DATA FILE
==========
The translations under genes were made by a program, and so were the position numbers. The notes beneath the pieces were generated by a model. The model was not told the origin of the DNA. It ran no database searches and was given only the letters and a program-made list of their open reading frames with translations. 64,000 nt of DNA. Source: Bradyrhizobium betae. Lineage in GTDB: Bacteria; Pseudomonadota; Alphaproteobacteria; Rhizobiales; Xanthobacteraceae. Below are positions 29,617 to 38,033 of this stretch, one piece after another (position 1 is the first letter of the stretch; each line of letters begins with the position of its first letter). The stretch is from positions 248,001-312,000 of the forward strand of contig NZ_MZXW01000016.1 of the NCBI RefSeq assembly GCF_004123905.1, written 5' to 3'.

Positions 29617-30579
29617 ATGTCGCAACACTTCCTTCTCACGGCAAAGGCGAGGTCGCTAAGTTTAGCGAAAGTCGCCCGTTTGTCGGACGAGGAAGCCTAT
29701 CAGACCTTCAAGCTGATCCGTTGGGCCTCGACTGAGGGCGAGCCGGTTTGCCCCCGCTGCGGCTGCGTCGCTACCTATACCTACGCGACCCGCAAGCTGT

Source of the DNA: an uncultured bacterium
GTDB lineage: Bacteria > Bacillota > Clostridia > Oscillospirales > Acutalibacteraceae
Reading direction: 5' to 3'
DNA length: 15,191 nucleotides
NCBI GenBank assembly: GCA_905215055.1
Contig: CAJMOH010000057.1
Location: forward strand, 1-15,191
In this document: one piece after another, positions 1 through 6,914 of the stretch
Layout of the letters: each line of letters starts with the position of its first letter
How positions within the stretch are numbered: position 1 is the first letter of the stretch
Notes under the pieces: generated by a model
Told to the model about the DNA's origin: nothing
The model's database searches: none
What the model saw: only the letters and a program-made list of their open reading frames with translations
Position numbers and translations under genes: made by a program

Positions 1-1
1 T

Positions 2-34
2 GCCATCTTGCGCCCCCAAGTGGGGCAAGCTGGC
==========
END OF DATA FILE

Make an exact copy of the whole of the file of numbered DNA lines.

The translations under genes were made by a program, and so were the position numbers. The notes beneath the pieces were generated by a model. The model was not told the origin of the DNA. It ran no database searches and was given only the letters and a program-made list of their open reading frames with translations. 64,000 nt of DNA. Source: Bradyrhizobium betae. Lineage in GTDB: Bacteria; Pseudomonadota; Alphaproteobacteria; Rhizobiales; Xanthobacteraceae. Below are positions 29,617 to 38,033 of this stretch, one piece after another (position 1 is the first letter of the stretch; each line of letters begins with the position of its first letter). The stretch is from positions 248,001-312,000 of the forward strand of contig NZ_MZXW01000016.1 of the NCBI RefSeq assembly GCF_004123905.1, written 5' to 3'.

Positions 29617-30579
29617 ATGTCGCAACACTTCCTTCTCACGGCAAAGGCGAGGTCGCTAAGTTTAGCGAAAGTCGCCCGTTTGTCGGACGAGGAAGCCTAT
29701 CAGACCTTCAAGCTGATCCGTTGGGCCTCGACTGAGGGCGAGCCGGTTTGCCCCCGCTGCGGCTGCGTCGCTACCTATACCTACGCGACCCGCAAGCTGT

Source of the DNA: an uncultured bacterium
GTDB lineage: Bacteria > Bacillota > Clostridia > Oscillospirales > Acutalibacteraceae
Reading direction: 5' to 3'
DNA length: 15,191 nucleotides
NCBI GenBank assembly: GCA_905215055.1
Contig: CAJMOH010000057.1
Location: forward strand, 1-15,191
In this document: one piece after another, positions 1 through 6,914 of the stretch
Layout of the letters: each line of letters starts with the position of its first letter
How positions within the stretch are numbered: position 1 is the first letter of the stretch
Notes under the pieces: generated by a model
Told to the model about the DNA's origin: nothing
The model's database searches: none
What the model saw: only the letters and a program-made list of their open reading frames with translations
Position numbers and translations under genes: made by a program

Positions 1-1
1 T

Positions 2-34
2 GCCATCTTGCGCCCCCAAGTGGGGCAAGCTGGC